This lucid overview of the Buddhist path takes the perspective of the three "vehicles" of Tibetan Buddhism: the Hinayana, Mahayana, and Vajrayana. While these vehicles are usually presented as a historical development, they are here equated with the attitudes that individuals bring to their Buddhist practice. Basic to them all, however, is the need to understand our own immediate condition. The primary tool for achieving this is meditation, and The Essence of Buddhism serves as a handbook for the (...) various meditative approaches of Buddhist practice. Beginning with the Four Noble Truths, Traleg Rinpoche incorporates the expansive vision of the bodhisattva path and the transformative vision of Tantra. The final chapters present the transcendent view of Mahamudra. This view dispenses with all dualistic fixations and directly realizes the natural freedom of the mind itself. Along the way, the author provides vivid definitions of fundamental concepts such as compassion, emptiness, and Buddha-nature, and answers common questions: Why does Buddhism teach that there is "no self"? Are Buddhist teachings pessimistic? Does Buddhism encourage social passivity? What is the role of sex in Buddhist Tantra? Why is it said that "samsara is nirvana"? Does it take countless lifetimes to attain enlightenment, or can it be achieved in a moment? (shrink)
Machine generated contents note: Introduction; Part I. Nihilism and Buddhism: 1. Nietzsche as Buddha; 2. Nietzsche as anti-Buddha; Part II. Suffering: 3. Amor Fati and the affirmation of suffering; 4. Nirvana and the cessation of suffering; Part III. Compassion: 5. Overcoming compassion; 6. Cultivating compassion; Conclusion: toward a new response to the challenge of nihilism.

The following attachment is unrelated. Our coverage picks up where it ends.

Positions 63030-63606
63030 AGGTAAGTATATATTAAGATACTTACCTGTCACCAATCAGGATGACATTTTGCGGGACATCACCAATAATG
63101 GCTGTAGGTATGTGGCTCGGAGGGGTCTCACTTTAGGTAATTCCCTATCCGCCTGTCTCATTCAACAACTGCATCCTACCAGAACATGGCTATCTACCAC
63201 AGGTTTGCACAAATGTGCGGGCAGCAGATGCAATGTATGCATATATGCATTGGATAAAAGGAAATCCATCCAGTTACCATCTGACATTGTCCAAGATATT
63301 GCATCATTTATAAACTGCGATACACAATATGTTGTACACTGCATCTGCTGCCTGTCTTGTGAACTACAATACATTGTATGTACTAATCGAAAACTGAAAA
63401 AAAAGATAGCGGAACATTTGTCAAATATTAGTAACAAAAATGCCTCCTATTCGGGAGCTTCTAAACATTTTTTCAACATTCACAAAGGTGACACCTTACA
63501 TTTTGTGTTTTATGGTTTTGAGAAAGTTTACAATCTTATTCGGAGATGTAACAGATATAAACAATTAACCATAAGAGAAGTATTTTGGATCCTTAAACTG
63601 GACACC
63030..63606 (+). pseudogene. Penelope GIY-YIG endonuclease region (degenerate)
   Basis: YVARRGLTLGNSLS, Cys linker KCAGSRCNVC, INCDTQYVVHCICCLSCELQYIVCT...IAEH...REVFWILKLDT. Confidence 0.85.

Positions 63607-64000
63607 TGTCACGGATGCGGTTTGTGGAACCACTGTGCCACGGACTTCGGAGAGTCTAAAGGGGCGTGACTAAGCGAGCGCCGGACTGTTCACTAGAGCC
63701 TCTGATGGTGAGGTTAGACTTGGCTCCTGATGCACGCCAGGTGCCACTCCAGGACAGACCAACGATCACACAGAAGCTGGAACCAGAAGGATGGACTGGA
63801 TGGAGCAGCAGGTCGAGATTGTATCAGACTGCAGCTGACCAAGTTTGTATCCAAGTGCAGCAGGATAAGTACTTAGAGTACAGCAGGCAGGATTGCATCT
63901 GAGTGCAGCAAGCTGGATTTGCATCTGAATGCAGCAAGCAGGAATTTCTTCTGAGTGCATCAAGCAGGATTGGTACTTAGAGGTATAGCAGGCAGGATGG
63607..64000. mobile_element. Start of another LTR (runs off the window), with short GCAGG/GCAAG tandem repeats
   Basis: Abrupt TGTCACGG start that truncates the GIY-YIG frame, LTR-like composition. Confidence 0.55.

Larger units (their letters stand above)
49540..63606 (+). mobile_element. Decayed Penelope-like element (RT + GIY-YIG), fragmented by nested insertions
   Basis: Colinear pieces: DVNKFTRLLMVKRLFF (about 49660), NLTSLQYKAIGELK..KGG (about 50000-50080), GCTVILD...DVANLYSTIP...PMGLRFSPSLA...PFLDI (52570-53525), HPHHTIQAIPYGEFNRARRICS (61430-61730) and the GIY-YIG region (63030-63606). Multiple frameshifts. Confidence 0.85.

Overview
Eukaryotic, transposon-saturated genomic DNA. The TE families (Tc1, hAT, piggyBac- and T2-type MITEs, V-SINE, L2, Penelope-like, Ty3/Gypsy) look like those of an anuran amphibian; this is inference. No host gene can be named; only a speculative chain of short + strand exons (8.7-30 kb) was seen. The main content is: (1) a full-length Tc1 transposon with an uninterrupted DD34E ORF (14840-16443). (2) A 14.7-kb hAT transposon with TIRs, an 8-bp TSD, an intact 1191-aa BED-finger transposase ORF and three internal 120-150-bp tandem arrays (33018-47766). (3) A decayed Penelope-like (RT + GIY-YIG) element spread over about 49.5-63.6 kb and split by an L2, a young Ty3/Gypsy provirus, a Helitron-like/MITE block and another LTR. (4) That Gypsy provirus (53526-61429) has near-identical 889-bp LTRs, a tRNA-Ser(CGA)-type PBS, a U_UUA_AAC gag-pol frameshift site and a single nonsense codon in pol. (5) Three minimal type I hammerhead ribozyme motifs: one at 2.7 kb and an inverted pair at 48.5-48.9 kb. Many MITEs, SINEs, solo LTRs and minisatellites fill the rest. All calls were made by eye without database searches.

A confluence of increasing interest in popular culture as a source for religious inspiration and the growing interest, both popular and scholarly, in zombie-fiction bring together several possibilities for scholarship in the context of religious studies. This paper will present one aspect of the zombie-craze in the light of Buddhist philosophy. The Buddha taught that the illusion of self-ish-ness, and resulting attachments, are the greatest hurdles to achieving nibbana. Through meditating on the decomposing corpse, Buddhists may come to realize (...) the Ten Impurities of the Body, and so come to grips with the impermanence of the self. I will illustrate how George Romero's Night of the Living Dead, recognized as the watershed film of the modern zombie sub-genre, unintentionally conveys the Buddhist teachings of dukkha (suffering by attachments), anatta (no-self), and anicca (impermanence). (shrink)
The modern hospice movement is generally understood to have begun with the founding in 1967 by Cicely Saunders of the St. Christopher's Hospice in the United Kingdom. As the movement has grown, it has inspired Buddhists in Asia to rediscover and revive their own traditions around death and caring for the terminally ill and the bereaved that date back to the time of the Buddha. In Asia and the West as well, we are witnessing the work of several groups (...) attempting to apply Buddhist teachings and practices in modern medical settings or develop new institutions for holistic care based in Buddhist values. This paper draws on research conducted by the Ojo and Death Project established in 2006 by the Jodo Shu Research Institute (JSRI) in Tokyo, that is to be published in a volume by Wisdom Publications under the title, Buddhist Care for the Dying and Bereaved: Global Perspectives edited by Watts and Tomatsu (2012).1 It shows some of the innovative work that Buddhists in Asia and the West are doing in the area of caring for the terminally ill and, also, the bereaved, explores issues that can be seen especially well in the Japanese context, and reviews shared fundamental issues that emerged across the whole range of organizations studied over the first five years of this research programme. (shrink)